The number of migrant workers stood at 164 million in 2017 across the globe, a 9.0 per cent rise since 2013, according to the latest estimate of International Labour Organisation (ILO).
The ILO estimated 150 million as migrant workers in 2013.
"Most people move across borders in search of better work opportunities," it noted.
The majority of migrant workers - 96 million - are men, while 68 million are women. This represents an increase in the share of men among migrant workers, from 56 per cent to 58 per cent, and a decrease by two percentage points in women's share, from 44 per cent to 42 per cent.
The 164 million account for 70.1 per cent of the 234 million working age migrant population (15 years and over).
The findings were revealed Wednesday by the ILO in its second edition of 'Global Estimates on International Migrant Workers'.
Nearly 87 per cent of migrant workers are of prime working age, between 25 and 64 years old suggesting that some countries of origin are losing the most productive segment of their workforce, according to the report.
"This could have a negative impact on their economic growth," it added.
"While growing numbers of women have been migrating autonomously in search of employment in the past two decades, the discrimination they often face because of their gender and nationality reduces their employment opportunities in destination countries compared to their male peers," said Manuela Tomei, Director of the ILO Conditions of Work and Equality Department.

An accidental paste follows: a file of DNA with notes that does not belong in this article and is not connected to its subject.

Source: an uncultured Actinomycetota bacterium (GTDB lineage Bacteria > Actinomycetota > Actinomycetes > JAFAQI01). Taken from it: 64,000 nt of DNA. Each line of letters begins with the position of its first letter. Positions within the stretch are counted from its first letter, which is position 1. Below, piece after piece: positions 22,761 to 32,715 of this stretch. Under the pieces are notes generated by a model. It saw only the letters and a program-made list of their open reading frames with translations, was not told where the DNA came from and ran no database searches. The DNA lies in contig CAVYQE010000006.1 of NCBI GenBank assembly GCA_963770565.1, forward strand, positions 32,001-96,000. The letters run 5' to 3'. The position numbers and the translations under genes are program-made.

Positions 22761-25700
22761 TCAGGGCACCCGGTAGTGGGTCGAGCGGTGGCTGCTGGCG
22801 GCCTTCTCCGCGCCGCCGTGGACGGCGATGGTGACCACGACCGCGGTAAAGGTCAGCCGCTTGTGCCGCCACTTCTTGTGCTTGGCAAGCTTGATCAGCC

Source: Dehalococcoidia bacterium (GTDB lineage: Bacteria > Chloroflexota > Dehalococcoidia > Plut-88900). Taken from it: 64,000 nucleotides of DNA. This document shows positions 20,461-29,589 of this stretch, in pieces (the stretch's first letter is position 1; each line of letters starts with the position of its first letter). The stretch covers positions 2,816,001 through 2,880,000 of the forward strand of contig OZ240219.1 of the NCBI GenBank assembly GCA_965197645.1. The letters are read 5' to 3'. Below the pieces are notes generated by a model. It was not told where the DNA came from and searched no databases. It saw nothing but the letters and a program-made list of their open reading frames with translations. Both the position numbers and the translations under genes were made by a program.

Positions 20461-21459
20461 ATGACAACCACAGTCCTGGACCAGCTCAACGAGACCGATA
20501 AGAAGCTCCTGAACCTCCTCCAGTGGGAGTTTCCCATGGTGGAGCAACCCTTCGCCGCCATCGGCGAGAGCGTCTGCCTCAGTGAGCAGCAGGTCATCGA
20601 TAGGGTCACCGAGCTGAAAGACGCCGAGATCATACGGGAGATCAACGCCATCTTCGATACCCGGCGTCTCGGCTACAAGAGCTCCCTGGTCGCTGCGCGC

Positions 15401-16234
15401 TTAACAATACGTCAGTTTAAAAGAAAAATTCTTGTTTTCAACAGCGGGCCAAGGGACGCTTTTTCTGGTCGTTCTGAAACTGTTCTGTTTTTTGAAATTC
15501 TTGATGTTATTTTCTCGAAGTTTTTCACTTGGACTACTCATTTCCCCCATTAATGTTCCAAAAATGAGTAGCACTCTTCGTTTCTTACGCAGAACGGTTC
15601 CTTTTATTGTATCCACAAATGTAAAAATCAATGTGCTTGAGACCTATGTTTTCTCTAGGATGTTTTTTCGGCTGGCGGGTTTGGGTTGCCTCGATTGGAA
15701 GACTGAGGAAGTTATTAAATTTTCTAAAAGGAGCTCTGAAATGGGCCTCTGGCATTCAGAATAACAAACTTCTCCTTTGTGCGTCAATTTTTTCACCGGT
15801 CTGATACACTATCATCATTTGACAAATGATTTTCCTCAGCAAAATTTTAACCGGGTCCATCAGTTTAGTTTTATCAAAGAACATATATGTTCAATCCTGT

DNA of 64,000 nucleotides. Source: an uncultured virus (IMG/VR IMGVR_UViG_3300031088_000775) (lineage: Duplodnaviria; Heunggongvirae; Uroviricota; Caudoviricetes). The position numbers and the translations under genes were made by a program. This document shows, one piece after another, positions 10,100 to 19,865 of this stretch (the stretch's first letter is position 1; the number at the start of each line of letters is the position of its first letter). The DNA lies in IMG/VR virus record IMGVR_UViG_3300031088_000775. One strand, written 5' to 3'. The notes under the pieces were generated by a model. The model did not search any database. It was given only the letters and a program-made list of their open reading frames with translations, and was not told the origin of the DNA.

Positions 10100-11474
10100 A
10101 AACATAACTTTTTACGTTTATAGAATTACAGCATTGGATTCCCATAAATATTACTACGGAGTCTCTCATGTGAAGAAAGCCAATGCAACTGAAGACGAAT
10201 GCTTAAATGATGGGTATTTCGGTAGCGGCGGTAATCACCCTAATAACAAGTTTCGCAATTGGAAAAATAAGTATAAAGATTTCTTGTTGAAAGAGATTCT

The report, however, attributed the increase in the number of migrant workers to the migrant population growth, partially also due to the addition of about 19 million refugees.
Of the 164 million migrant workers worldwide, approximately 111.2 million or 67.9 per cent live in high-income countries, 30.5 million or 18.6 per cent in upper middle-income countries, 16.6 million or 10.1 per cent in lower middle-income countries and 5.6 million or 3.4 per cent in low-income countries.
Migrant workers constitute 18.5 per cent of the workforce of high-income countries, but only 1.4 to 2.2 per cent in lower-income countries, according to the report.
From 2013 to 2017, the concentration of migrant workers in high-income countries fell from 74.7 to 67.9 per cent, while their share in upper middle-income countries increased. This could be attributed to the economic development of the latter.
Nearly 61 per cent of migrant workers are found in three sub-regions; 23.0 per cent in North America, 23.9 per cent in Northern, Southern and Western Europe and 13.9 per cent in the Arab countries.
Other regions that host large numbers of migrant workers - above 05 per cent - include Eastern Europe, Sub-Saharan Africa, South-Eastern Asia and the Pacific, and Central and Western Asia. In contrast, Northern Africa hosts less than one per cent of migrant workers.
The report also highlighted the importance of gathering more comprehensive and harmonized statistical data on migration at national, regional and global levels